Blesok no. 49, July-August, 2006
When My Brother was a TV Channel
James Ray Musgrave
My brother, Lonnie, would later die from alcoholism, working as a bartender in San Francisco. Yet, once, when I was in high school, I was able to visit him at a happier time in his life. This was the time period he was doing his brief stint as a student at San Diego State University, and he was living with five other guys near the TV 39 transmitter out on Montezuma Road.
The place was a small bungalow with two bedrooms and one bath, and it was stuffed with beer cans, bottles, pizza boxes, books, and the other paraphernalia that encapsulates a college bachelor’s life. However, what made this particular abode fascinating was the close proximity to the huge television transmitter. TV station 39 was the only channel you could get on the rabbit-ears antenna, 21-inch set they had in the living room. Just outside, behind a giant, impervious-to-electromagnetism eucalyptus tree stood the great transmitter, poking up into the sky like a giant swizzle stick. Its metallic and gargantuan frame was vibrating in the evening sky, and the house was actually buzzing from the transmission. Of course, the only station the guys could pick-up was 39—morning, noon and night.
As I watched the sun going down, I wondered how these fellows were able to study. There was not a single lamp in the entire house! Suddenly, Lonnie came out of the back room with an armful of what looked like fluorescent bulbs. He placed them all around the room, like medieval candles, just the way he did when he was an altar boy at St. John’s when he was younger. He then squatted in the middle of the room and put himself into a full lotus. “Come on over here and let me show you something cool,” he said, and I walked over, stooped down and took both of his outstretched hands.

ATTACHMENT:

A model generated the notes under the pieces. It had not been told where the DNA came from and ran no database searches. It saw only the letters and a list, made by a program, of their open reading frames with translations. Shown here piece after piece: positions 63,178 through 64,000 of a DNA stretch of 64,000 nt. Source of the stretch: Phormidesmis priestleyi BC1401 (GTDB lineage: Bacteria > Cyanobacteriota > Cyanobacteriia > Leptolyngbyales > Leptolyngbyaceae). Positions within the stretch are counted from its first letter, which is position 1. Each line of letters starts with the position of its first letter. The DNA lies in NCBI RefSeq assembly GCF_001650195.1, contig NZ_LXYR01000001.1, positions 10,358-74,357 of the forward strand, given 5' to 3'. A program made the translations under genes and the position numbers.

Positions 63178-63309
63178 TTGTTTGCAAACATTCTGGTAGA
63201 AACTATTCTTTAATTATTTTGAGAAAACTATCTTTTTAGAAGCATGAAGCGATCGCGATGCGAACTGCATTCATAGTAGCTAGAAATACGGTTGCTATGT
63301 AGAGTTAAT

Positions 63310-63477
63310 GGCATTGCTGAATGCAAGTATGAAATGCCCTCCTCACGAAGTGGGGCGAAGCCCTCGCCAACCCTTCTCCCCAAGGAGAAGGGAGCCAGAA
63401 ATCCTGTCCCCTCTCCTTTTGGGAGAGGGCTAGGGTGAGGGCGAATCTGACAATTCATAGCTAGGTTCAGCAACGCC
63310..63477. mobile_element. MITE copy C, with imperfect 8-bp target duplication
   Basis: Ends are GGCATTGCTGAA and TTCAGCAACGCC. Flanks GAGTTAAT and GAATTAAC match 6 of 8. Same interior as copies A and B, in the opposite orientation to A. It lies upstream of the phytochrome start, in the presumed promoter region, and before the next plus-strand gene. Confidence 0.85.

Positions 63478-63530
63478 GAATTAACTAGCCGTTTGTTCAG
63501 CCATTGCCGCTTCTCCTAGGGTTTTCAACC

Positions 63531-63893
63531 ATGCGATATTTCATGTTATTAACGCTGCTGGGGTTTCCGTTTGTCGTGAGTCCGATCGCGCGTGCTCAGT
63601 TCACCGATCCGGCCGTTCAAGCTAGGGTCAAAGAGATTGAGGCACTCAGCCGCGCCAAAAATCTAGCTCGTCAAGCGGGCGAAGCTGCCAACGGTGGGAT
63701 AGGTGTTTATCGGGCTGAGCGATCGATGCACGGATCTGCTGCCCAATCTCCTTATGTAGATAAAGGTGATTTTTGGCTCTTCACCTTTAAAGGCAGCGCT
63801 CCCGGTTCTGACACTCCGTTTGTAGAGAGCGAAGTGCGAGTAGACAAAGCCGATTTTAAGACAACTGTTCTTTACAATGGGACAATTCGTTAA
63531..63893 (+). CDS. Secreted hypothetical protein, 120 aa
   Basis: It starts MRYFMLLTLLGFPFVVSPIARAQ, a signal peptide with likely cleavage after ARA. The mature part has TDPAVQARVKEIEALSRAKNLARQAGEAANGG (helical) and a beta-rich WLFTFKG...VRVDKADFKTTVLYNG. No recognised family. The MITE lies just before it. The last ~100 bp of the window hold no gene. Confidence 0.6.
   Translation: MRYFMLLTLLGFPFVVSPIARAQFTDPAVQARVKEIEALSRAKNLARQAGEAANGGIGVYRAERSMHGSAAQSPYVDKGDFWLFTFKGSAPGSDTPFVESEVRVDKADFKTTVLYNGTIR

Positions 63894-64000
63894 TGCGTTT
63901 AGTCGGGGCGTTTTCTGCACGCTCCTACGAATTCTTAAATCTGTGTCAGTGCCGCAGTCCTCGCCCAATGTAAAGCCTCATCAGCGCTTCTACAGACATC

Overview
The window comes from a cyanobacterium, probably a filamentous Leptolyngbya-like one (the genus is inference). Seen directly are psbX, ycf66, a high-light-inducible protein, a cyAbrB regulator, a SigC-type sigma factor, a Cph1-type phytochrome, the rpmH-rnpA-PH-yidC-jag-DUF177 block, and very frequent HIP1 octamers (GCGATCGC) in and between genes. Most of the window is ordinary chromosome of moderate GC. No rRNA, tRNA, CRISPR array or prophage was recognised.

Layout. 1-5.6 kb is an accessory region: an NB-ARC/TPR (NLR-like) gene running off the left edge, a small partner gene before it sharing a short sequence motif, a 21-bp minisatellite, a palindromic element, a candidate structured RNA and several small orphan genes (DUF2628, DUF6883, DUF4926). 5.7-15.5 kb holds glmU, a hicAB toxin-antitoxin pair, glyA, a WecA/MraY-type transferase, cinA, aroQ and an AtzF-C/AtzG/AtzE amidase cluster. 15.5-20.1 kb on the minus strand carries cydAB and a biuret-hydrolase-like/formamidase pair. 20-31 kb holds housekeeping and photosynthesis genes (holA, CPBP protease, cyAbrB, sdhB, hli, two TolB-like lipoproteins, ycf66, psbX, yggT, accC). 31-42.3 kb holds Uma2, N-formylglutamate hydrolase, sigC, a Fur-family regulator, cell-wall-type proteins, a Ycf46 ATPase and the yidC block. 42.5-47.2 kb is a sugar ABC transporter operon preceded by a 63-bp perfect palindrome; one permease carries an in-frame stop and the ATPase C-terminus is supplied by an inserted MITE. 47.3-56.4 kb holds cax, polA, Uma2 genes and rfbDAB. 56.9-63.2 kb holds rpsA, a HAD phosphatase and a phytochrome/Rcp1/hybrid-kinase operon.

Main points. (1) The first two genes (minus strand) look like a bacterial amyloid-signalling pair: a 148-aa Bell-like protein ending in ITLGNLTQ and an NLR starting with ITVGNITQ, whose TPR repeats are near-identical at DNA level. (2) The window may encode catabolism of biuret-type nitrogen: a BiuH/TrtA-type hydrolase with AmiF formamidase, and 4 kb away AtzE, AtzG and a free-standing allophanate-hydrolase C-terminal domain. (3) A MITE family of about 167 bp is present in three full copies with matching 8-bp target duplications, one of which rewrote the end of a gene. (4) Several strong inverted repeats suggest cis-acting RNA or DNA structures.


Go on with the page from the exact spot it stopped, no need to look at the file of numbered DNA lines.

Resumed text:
“I’m a TV channel,” said Lonnie, and as I touched his hands, the room began lighting up, like the inside of a New Age church cathedral. “We don’t need electricity. More money for beer!” said Lonnie, and his long-hair was slung, from side to side, as he laughed.
As I held my brother’s hands, the joy of his channeling radiated into me for the first and only time in our lives. Pictures of him torturing me with his variety of “practical jokes” whizzed past my mind’s eye like a cartoon, and I could laugh at them. I could see Lonnie downing a pint of whiskey that mother kept in her “Scottish nook” in our house on Coronado Island, and his sad blue eyes took in our parent’s divorce when he was fifteen and I was ten. Our sister, Louise, five, stood between us, also looking sad, first staring at Lonnie, and then back at me, as if she wanted us to become one of her television programs wherein families came together at the end of the halfhour program. Instead, she would later retreat into books, become a librarian, and raise two children in Orange County. I would later finish my degree at U. C. Berkeley, serve in Vietnam, travel to India with my Dutch girlfriend, live on two different European communes, and finally become a ship’s carpenter in San Diego. Lonnie, however, was always a TV channel, broadcasting a different show to the variety of lonely people who visited him inside his tavern church in San Francisco. But, just as he would on the day I visited him on Montezuma Road near the TV transmitter, Lonnie finally gave up his broadcasting duties and gave up on life.
However, on cold and windy nights, inside my hand-constructed and craftsman-quality home, I often wish I lived with him out on Montezuma, and we could laugh about the free electricity, and drink a few beers together, forgetting, for the briefest of moments, about the pain to come.